John Kosinski – NY State Bar #2452084
Who: Law professors filed grievances against attorney John Kosinski in 2021 and 2023 alleging that he committed prosecutorial misconduct in separate matters. The law professors filed both complaints with the Grievance Committee for Second, Eleventh and Thirteenth Judicial Districts, the body that handles ethics complaints against attorneys in Brooklyn, Queens, and Staten Island.
The 2021 Grievance noted that Kosinski had been recently identified as a Senior Deputy Bureau Chief at the Queens District Attorney’s Office. According to the 2023 grievance, another, more recent press release also identified Kosinski as the Senior Deputy Bureau Chief.
Unfortunately, the Grievance Committee has not informed the professors or the public of the outcome of the 2021 ethics complaint or even whether the complaint was, or is, being investigated. We call on the Grievance Committee to be transparent in its proceedings and findings in this matter.
To our knowledge, the Queens District Attorney’s Office has also not commented on the alleged misconduct underlying the 2021 complaint, or publicly explained why Kosinski remains in a supervisory position.
The following summary is based on the complaints.
March 2023 Complaint: The ethics complaint, also known as a grievance, is based on a court decision, People v. Langston.
According to the complaint, in the Langston case, the Supreme Court, Queens County, found that Kosinski improperly removed a prospective juror in violation of the State Constitution, making “a religious-based peremptory challenge… to exclude an Islamic juror,” which led the court to reinstate the prospective juror and to rebuke Kosinski’s “impairment of the integrity of the judicial system.” The complaint notes that the court found that Kosinski failed to provide a sufficient neutral explanation for his challenge of the juror; rather, he had “purposefully” used a peremptory challenge to exclude a prospective juror “because of his religion,” Islam.
May 2021 Complaint: This ethics complaint is primarily based on a court decision, People v. Anderson.
According to the complaint, in Anderson, the Appellate Division reversed the conviction because Kosinski had disobeyed the trial judge’s pretrial ruling, made prejudicial remarks that “were clearly intended” to suggest the defendant’s propensity for criminal conduct, denigrated the defense, and vouched for his two key witnesses. The court concluded that “the cumulative effect of the prosecutor’s misconduct during cross-examination and on summation deprived the defendant of a fair trial.”
Why It’s Wrong:
The 2023 complaint notes that for many years, the United States’ long-held tradition of jury trials mostly meant juries of property-owning white male citizens sitting in judgment of anyone asserting their right to a jury trial. Race, gender, religion, and property ownership were often accepted as reasonable means to decide who could, and who could not, decide the fates of Americans as a juror. Despite over a century of litigation declaring discriminatory jury strikes unconstitutional, the practice among prosecutors continues.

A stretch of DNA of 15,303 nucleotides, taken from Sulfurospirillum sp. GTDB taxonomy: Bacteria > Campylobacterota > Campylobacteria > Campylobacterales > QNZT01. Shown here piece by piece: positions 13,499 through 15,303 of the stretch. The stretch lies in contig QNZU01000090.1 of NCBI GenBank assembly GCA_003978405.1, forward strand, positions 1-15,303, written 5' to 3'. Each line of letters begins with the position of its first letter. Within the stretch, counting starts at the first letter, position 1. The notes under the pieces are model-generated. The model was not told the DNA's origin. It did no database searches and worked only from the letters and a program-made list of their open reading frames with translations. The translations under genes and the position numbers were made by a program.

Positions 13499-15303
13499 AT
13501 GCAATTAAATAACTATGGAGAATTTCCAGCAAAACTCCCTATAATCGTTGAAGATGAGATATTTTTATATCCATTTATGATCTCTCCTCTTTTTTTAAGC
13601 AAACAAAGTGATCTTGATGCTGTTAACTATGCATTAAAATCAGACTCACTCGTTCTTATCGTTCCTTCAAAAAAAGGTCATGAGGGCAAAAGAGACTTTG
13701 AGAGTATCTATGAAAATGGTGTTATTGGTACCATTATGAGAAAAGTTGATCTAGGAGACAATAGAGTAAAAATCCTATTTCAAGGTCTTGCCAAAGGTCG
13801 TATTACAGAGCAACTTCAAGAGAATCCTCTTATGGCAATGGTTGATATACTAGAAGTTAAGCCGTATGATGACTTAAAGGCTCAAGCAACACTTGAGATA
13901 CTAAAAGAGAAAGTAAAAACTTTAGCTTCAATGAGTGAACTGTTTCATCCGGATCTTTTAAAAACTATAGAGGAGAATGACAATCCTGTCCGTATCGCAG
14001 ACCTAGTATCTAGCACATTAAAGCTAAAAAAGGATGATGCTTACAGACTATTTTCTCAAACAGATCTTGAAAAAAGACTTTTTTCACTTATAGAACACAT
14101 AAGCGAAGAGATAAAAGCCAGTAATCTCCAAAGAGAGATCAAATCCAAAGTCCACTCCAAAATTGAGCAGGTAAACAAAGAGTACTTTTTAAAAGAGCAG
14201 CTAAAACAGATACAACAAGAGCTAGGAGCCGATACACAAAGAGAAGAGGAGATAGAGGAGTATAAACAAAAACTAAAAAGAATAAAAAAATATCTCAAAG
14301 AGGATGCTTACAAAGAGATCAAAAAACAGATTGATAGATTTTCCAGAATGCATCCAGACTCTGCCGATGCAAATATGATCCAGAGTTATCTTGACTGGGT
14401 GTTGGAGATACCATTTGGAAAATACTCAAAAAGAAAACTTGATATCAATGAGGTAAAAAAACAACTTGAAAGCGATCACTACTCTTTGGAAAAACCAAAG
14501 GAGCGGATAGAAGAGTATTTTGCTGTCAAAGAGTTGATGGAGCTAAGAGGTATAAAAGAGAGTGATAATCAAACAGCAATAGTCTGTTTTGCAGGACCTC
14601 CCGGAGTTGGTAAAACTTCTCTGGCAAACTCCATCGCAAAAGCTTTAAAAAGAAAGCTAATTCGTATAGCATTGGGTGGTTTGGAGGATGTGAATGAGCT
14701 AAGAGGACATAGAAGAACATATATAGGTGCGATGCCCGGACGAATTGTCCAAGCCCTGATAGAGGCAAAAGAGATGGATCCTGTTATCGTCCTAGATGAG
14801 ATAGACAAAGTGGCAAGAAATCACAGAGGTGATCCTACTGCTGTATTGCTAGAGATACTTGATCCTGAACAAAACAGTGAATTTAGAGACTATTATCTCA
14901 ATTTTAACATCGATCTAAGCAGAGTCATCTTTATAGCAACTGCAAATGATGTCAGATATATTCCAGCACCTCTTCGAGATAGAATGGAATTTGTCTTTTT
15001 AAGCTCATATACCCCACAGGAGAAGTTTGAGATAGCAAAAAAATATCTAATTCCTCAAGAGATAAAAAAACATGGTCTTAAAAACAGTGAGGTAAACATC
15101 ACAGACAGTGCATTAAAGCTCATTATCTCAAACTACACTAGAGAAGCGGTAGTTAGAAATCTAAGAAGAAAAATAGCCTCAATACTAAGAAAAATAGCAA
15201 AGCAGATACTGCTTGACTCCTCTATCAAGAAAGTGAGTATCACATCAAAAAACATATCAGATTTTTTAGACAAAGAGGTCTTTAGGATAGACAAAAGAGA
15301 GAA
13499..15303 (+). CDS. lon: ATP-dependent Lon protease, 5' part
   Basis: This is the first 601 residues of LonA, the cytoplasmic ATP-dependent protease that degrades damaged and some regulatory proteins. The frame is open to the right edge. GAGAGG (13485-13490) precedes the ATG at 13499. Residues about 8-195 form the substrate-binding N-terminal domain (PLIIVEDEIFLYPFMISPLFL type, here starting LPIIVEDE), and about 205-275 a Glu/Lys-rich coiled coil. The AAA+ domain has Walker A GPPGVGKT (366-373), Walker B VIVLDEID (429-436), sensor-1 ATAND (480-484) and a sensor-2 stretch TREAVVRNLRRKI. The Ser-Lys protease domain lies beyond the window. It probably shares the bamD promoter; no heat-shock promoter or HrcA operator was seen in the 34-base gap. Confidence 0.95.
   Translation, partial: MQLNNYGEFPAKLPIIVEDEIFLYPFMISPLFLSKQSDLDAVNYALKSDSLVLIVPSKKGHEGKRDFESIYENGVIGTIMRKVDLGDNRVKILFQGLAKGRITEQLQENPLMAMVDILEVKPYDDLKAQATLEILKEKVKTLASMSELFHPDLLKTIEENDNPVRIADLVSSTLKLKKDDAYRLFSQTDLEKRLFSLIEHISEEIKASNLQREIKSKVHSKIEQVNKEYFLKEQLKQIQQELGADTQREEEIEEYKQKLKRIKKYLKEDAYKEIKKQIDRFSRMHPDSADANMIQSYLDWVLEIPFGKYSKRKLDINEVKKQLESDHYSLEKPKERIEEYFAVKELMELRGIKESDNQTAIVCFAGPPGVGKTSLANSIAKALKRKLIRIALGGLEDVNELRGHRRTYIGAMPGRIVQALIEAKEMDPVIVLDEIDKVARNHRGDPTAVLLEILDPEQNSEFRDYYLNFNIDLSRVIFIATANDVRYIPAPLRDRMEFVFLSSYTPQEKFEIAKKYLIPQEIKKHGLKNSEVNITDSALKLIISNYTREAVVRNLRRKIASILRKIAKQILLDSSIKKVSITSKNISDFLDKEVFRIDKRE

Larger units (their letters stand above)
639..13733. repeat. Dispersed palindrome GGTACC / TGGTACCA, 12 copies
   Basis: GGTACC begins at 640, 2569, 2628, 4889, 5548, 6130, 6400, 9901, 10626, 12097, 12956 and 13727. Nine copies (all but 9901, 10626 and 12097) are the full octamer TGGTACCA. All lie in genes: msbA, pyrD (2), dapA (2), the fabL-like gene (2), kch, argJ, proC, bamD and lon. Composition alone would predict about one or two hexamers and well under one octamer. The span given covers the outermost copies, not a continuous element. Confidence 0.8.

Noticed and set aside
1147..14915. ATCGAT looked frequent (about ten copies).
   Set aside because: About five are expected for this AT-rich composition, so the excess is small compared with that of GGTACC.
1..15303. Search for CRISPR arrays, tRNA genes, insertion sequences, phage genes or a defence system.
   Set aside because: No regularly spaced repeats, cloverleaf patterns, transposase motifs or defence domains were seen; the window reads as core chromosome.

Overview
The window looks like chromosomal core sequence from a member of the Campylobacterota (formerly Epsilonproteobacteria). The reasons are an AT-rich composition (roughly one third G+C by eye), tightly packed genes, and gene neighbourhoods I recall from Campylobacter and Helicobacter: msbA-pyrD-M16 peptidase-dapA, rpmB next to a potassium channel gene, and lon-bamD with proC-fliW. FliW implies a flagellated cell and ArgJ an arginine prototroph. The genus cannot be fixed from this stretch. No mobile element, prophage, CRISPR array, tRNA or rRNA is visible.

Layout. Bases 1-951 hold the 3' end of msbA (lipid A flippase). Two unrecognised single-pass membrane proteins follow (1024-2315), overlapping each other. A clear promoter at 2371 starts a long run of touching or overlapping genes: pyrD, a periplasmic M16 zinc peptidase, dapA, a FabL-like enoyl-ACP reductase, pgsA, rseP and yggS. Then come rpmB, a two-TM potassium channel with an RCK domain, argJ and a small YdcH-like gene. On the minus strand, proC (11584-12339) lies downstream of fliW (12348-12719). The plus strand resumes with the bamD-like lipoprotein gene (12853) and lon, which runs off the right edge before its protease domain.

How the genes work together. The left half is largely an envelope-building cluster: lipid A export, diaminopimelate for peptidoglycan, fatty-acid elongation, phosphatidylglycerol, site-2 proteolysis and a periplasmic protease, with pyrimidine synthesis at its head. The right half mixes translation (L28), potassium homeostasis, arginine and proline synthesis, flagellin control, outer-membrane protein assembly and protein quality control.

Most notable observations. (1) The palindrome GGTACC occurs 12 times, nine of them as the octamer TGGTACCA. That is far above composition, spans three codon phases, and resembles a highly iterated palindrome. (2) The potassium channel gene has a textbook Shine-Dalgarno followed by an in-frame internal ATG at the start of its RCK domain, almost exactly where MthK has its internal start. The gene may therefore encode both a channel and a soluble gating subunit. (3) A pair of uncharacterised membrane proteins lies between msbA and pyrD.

The 2021 complaint notes that in closing arguments (“summation”), the prosecutor’s task is to explain how evidence introduced at trial applies to the legal elements of the charged offenses. Thus, prosecutors “must stay within the four corners of the evidence” and are not permitted to make arguments that rely on facts that are not in evidence. Prosecutors are not permitted to engage in prejudicial, inflammatory or misleading arguments, express their “personal belief or opinion as to the truth or falsity of any testimony or evidence,” also known as vouching, appeal to the jurors’ sympathies or fears, or denigrate the defense, defense counsel or the defendant.
Prosecutors wield immense power, the power to seek punishment on behalf of the state, and should be held to the highest ethical standards.
Both grievances alleges that Kosinski’s conduct violated the following ethical rules:
- Rules 1-102(a)(5) and 1-102(a)(7) (from the Code of Professional Responsibility, later replaced by the Rules of Professional Conduct) prohibiting lawyers from engaging in conduct that was prejudicial to the administration of justice or that adversely reflected on the lawyer’s fitness to practice law.
What can be done about it: Both complaints call on the Grievance Committee to investigate and issue serious public discipline. The 2023 complaint also calls for a broader investigation into the trials conducted by the Queens District Attorney’s Office from 1990 to the present, including an examination of the prosecutor’s jury selection notes, in light of the racist and sexist notes revealed in another Queens case, People v. Morant and Valdez. Finally, both complaints call for an investigation into other cases prosecuted by the same prosecutor and to determine whether QDAO supervising and managing attorneys complied with their duties under Rule 5.1 of Professional Conduct.
Note: This is a summary based on the grievances, click on the grievances below for more detail. The grievance authors do not have personal knowledge of any of the facts or circumstances of the attorney or case(s) mentioned; the grievance is based on court opinions, briefs and/or other documents cited therein.